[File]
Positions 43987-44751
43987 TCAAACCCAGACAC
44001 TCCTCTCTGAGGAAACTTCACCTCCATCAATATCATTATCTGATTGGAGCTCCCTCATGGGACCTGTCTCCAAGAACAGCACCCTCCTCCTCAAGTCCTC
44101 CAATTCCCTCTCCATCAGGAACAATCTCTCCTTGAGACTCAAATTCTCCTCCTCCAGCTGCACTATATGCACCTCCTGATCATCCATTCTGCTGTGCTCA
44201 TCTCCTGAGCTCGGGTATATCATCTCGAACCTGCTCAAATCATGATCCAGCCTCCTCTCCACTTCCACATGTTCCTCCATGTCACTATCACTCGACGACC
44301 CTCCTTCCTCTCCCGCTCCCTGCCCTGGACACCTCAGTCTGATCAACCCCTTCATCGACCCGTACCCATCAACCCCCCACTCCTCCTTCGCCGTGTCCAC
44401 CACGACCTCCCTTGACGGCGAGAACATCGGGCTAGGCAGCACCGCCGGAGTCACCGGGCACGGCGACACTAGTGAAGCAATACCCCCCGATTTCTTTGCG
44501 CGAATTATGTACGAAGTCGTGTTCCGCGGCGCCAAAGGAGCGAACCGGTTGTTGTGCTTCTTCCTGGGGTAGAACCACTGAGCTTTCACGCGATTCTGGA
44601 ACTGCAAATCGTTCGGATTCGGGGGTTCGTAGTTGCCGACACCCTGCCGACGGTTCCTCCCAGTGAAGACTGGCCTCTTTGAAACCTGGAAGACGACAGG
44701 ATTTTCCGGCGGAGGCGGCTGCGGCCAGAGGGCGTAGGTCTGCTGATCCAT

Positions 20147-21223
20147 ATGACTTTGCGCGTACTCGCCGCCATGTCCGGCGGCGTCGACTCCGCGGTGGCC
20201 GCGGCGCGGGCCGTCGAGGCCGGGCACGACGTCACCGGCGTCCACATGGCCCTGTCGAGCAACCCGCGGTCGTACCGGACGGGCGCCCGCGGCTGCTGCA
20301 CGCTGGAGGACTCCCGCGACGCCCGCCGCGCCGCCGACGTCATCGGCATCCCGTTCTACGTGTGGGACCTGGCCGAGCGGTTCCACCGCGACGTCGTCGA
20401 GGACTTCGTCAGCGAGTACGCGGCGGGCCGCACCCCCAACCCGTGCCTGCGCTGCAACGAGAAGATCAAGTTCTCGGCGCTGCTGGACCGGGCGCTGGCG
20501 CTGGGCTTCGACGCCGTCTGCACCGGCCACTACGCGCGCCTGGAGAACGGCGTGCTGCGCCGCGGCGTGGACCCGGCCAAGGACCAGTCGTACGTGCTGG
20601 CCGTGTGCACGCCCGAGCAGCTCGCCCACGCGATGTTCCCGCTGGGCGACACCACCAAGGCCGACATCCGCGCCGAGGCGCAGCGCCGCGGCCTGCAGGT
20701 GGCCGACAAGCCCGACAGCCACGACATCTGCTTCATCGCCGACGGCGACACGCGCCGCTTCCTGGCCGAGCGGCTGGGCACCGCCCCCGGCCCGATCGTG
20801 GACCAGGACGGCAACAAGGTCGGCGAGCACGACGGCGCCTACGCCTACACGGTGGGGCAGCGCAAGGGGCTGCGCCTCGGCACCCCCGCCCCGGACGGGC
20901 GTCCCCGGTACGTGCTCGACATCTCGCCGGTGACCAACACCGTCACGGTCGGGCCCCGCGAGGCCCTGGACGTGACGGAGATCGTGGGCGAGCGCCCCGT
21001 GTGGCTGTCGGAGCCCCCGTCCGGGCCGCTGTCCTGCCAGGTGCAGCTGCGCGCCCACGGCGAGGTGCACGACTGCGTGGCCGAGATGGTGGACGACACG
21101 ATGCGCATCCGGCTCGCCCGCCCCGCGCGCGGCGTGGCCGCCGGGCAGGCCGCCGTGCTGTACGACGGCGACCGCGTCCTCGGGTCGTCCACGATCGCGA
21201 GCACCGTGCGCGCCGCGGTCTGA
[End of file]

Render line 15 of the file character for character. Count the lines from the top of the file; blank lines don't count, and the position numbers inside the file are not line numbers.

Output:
20401 GGACTTCGTCAGCGAGTACGCGGCGGGCCGCACCCCCAACCCGTGCCTGCGCTGCAACGAGAAGATCAAGTTCTCGGCGCTGCTGGACCGGGCGCTGGCG